The president and C-E-O of the Federal Reserve Bank of Chicago was invited to Iowa this past week to talk about education reform, but Michael Moskow also made some pronouncements on the state of the Iowa economy.
Iowa is part of a Federal Reserve District that includes four other states: Wisconsin, Illinois, Indiana and Michigan. “While other states in this district are heavily dependent on manufacturing, Iowa is more diversified with a relatively larger share of its workers in agriculture and financial services,” Moskow says. “In recent years, Iowa has been one of the strong performers in this region.” He says Iowa’s unemployment rate is below the national average.
The March jobless rate for Iowa — which was just released this week — was three-point-eight percent. And Moskow says Iowa has kept pace in terms of income growth, too. Moskow says the national economy is “doing well” and is poised for continued growth because inflation has been contained. But Moskow worries about a few trouble spots, like the housing market.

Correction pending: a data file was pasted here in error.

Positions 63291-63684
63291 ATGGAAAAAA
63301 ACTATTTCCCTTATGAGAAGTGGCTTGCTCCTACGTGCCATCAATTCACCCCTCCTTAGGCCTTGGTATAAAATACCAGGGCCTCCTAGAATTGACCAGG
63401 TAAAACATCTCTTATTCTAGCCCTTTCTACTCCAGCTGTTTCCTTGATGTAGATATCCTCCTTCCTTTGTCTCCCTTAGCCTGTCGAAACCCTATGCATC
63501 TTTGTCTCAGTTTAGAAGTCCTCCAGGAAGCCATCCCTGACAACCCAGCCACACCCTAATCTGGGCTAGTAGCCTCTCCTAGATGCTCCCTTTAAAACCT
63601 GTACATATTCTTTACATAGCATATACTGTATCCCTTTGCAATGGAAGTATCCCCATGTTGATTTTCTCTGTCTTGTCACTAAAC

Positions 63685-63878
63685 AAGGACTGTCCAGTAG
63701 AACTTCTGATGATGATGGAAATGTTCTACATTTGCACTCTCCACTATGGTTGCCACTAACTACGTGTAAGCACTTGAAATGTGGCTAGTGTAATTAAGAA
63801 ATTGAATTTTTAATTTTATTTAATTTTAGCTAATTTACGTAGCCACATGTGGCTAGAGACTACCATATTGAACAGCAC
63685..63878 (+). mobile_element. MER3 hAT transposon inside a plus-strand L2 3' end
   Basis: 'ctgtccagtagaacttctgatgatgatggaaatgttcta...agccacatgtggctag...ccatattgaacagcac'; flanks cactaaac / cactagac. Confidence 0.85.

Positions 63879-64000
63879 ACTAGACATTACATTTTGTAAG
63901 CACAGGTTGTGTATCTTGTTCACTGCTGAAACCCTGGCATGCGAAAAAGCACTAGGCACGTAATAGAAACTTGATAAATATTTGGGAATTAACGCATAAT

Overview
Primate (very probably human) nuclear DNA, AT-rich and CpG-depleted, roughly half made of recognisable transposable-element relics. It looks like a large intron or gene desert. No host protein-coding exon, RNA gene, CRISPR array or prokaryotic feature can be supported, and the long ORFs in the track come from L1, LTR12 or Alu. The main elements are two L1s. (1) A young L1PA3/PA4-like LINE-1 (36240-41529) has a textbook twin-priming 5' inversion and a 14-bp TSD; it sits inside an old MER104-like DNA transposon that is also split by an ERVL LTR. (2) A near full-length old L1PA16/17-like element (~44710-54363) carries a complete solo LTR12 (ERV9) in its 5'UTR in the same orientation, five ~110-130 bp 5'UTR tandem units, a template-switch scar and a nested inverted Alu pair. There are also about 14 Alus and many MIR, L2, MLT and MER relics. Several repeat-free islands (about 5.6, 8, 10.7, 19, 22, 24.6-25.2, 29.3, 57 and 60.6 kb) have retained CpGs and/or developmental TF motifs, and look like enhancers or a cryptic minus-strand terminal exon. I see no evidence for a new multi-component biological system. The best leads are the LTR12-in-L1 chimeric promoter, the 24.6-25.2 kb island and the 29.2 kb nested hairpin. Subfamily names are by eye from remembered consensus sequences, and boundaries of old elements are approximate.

In the long-term, Moskow is deeply concerned about the federal budget deficit, the national debt and the rate at which Americans are spending rather than saving. “If you add together all the consumers, all the firms and governments — as a nation we’re spending more than the total income that we earn from production in the U.S. and from the net investment abroad,” Moskow says. “In other words, we’re spending more than we’re earning.” He warns that “eventually” the American public and its politicians will have to makesome “touch decisions” on what to cut. Moskow spoke in Des Moines this past Monday at the Greater Des Moines Partnership luncheon.